It is known that I/R evokes a strong inflammatory reaction, characterized by an early neutrophil influx, followed by monocyte/macrophage recruitment. Immunofluorescent staining of kidney samples confirmed that collagen XV and XVIII localize in peritubular capillary and tubular BMs, analogously to a common BM marker collagen IV (Fig. 2A and 3A). Neutrophil recruitment was the highest at 1 day after I/R in WT mice (Fig. 2C). All collagen deficient groups showed lower numbers of neutrophils compared to WT group at day 1, but only in the Col15a1−/−×Col18a1−/− double mutant mice the difference was statistically significant (p<0.05). Nevertheless, at day 5 the neutrophil influx was significantly reduced in Col18a1−/− (p<0.05), Col15a1−/− (p<0.05) and Col15a1−/−×Col18a1−/− double deficient mice (p<0.01) compared to WT controls (Fig. 2A–C). Sham animals in WT group and double collagen deficient group showed no neutrophil influx (Fig. 2B). As expected, monocyte/macrophage influx peaked at day 5 after I/R injury and started to decline at day 10. In all time points Col15a1−/−×Col18a1−/− mice showed lower macrophage influx compared to WT mice (Fig. 3A–C); this difference was significant at day 5 after I/R (p<0.05; Fig. 3C). As shown in Fig. 3B no macrophage staining was found in WT and double collagen deficient sham animals (Fig. 3B). These data indicate impaired influx of inflammatory cells after renal I/R in mice lacking BM-associated collagens XV and XVIII.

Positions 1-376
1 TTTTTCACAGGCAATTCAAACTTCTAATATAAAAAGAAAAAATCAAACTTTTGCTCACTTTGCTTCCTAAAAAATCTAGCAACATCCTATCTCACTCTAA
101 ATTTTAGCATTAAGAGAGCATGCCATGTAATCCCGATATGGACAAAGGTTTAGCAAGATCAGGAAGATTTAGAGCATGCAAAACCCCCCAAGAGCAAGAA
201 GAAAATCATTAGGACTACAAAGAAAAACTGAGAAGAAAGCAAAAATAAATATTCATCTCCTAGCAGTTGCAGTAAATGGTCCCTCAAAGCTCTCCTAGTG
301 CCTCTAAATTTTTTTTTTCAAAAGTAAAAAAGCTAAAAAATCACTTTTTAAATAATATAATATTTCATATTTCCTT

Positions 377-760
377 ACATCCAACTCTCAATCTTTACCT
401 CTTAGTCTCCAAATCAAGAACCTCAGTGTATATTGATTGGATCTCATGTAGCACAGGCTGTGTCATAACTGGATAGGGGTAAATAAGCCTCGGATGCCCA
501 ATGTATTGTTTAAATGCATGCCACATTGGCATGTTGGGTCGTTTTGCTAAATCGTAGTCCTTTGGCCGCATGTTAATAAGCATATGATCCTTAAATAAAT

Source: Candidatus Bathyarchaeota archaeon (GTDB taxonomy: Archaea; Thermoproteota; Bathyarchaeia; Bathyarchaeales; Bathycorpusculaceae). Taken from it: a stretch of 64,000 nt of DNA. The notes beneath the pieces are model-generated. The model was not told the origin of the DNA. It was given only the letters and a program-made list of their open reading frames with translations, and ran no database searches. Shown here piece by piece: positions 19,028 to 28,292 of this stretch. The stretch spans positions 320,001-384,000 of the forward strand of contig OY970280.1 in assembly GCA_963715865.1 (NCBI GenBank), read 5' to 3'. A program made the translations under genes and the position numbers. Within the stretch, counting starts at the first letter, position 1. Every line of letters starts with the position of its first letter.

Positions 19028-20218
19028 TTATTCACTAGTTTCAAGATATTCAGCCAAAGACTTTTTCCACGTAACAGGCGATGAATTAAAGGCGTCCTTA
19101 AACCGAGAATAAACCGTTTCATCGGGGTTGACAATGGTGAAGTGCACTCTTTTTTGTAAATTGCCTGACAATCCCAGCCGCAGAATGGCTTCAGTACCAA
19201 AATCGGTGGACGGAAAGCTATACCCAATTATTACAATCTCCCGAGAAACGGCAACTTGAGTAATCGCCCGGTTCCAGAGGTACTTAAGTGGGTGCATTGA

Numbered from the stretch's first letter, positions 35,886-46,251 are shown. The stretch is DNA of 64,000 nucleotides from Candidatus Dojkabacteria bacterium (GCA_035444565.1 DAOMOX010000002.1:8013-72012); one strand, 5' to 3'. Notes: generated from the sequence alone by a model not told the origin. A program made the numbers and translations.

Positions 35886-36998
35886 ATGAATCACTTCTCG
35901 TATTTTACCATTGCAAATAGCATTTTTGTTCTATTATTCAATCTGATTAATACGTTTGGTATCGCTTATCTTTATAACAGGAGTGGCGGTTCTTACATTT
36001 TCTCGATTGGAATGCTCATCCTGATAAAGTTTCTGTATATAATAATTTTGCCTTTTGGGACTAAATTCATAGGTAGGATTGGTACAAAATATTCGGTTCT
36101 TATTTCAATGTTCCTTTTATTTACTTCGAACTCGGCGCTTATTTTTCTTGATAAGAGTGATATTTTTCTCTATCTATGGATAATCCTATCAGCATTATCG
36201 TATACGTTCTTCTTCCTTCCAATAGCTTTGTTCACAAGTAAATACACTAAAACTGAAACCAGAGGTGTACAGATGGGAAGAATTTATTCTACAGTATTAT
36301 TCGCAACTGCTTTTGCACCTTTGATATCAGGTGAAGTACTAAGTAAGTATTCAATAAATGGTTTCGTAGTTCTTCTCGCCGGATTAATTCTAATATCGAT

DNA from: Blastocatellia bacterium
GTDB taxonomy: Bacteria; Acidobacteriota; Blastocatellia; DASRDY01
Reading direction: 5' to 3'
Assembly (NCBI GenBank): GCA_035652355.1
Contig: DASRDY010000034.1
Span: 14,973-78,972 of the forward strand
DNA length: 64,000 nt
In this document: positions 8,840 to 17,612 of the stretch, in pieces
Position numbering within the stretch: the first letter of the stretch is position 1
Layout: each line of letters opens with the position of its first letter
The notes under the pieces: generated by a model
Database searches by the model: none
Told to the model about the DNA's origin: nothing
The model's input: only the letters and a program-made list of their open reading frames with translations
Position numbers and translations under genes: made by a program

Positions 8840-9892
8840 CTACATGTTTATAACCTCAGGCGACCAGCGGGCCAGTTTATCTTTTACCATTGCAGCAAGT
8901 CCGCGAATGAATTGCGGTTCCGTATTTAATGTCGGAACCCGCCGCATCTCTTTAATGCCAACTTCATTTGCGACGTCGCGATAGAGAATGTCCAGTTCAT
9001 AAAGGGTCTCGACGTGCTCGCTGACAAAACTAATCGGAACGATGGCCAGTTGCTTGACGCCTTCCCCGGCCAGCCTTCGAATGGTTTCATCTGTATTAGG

Figure 2. Reduced neutrophil influx after renal I/R in the mutant mice for collagen XV and XVIII.